I’ve been in Belfast for the past weekend, doing what we came to describe as a ‘knowledge sprint‘. My friend Rich Dale (pictured above, uploading his brain to the internet) is co-founder of a startup called Planzai. I’m on their board of advisors.*
Planzai is a web application that helps people do things, with easy-to-follow expert guidance. It’s like having a project management plan for whatever you want to get done – growing potatoes, training for a marathon, creating a personal budget, organising a wedding… but with someone who knows what they’re doing there to guide you along the way.
Planzai provides the platform, and experts create ‘blueprints’ – step-by-step plans that do the guidance, make sure you don’t forget anything, that you do them in the right order, allow enough time for each thing and perform the tasks in a timely fashion.
You tick off the steps as you go along, and the steps are explained and demystified as you encounter them.
Example Planzai blueprint for making a music video for your band
But they need more of these blueprints – and they need them soon, and so originally, I was asked to help run a workshop that would allow us to quickly generate more of these plans. A “knowledge sprint” to create as many useful blueprints as possible over a weekend.
Instead, I suggested that we do a workshop to generate the perfect ‘How to make a Planzai blueprint’ blueprint. The “meta-blueprint”, if you like… so that we can always quickly and dependably source more blueprints using a system that had its own quality control and step-by-step guidance built in.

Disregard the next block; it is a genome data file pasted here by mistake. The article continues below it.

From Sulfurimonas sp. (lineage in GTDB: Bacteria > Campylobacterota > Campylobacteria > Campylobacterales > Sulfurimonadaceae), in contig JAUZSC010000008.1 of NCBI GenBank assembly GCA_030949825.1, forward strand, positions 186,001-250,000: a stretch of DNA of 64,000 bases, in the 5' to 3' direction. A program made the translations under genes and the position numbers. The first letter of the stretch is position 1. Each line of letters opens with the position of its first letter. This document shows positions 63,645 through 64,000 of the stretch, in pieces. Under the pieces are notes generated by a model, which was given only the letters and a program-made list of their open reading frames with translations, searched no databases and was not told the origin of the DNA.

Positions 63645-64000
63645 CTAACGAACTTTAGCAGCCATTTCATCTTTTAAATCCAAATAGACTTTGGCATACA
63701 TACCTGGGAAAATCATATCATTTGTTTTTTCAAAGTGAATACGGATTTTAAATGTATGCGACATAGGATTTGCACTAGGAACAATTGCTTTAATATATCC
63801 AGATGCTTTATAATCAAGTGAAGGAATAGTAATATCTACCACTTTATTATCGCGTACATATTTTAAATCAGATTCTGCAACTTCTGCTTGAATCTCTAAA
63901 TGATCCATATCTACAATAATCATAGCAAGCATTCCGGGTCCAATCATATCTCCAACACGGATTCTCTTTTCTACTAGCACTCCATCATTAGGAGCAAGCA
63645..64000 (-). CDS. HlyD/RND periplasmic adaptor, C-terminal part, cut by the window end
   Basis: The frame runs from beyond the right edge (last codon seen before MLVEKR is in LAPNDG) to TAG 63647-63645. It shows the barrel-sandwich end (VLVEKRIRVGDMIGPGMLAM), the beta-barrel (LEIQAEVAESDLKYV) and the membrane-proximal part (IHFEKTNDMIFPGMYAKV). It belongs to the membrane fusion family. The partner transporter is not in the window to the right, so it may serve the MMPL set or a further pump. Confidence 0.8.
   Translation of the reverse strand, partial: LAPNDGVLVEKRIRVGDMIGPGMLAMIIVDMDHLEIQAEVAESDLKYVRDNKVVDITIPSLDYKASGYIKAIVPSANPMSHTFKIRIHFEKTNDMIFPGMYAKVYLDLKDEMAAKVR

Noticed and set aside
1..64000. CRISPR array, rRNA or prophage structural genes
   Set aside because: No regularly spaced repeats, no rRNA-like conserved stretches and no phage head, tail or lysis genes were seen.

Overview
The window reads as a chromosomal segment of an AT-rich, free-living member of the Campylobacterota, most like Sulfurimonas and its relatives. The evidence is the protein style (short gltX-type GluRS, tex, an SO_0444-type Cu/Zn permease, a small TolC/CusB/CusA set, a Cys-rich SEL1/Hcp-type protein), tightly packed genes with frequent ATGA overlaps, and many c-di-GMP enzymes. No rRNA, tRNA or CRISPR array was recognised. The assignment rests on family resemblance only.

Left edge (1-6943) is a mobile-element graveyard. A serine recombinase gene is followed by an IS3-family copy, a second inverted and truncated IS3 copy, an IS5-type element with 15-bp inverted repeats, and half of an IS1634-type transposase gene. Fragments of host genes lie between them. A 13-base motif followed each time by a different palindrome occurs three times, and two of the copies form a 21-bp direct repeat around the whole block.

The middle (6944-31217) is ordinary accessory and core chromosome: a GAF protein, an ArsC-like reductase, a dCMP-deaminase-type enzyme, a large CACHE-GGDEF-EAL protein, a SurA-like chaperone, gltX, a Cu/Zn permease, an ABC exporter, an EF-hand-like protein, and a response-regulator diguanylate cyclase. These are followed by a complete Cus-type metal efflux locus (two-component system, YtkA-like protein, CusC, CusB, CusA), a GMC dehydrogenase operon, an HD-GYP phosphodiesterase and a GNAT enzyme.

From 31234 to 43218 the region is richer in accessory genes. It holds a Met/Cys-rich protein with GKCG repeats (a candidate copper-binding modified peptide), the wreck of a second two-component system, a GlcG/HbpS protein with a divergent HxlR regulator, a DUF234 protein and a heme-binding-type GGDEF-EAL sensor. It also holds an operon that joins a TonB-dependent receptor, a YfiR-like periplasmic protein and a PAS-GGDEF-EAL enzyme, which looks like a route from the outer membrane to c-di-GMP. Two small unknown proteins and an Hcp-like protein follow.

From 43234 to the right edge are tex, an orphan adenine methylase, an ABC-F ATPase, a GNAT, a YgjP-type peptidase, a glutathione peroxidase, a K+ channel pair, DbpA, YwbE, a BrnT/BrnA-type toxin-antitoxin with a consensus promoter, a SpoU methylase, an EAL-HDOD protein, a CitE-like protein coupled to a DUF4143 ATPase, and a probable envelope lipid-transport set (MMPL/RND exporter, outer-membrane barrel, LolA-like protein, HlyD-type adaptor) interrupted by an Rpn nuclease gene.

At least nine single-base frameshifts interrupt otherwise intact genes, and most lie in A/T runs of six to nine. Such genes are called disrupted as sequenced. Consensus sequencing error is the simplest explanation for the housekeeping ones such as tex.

This, for these guys, made perfect sense. It would mean that anyone with a bit of specialist or expert knowledge in any field could follow the instructions and generate a Planzai-quality blueprint for others to use.
The workshop – day 1
For six hours on Saturday and again on Sunday, I worked with a team of Planzai staff and friends to develop this meta-blueprint: the blueprint for generating more blueprints.
Essentially, I was the ‘facilitator’ – and so of course did very little of the actual work. Instead, I guided the proceedings, gave the days their structure, talked through the process, took the feedback and ‘coached’ the sessions.
The aim was that on the first day, we would develop what we thought of as a workable prototype.
In teams, the participants described the qualities of the perfect Planzai blueprint, what sort of language it should use, what tools and resources it required to create and the structure it should have.
I organised them into four teams made up of a mix of different types of people – technology experts, management, educators and so on… and they raced to come up with four different, competing versions of the ‘meta-blueprint’.
The teams then presented their blueprints, and they were ranked on a series of different criteria at the end of that first day’s sprint.
The best version was combined with the best elements of all the other versions to make the prototype of the Planzai blueprint for making Planzai blueprints.
It was a document that we were, I think, rightly proud of.
But we only had one night to enjoy that success – because the purpose of the next day was to try and rip that document to shreds… so we made the absolute most of it.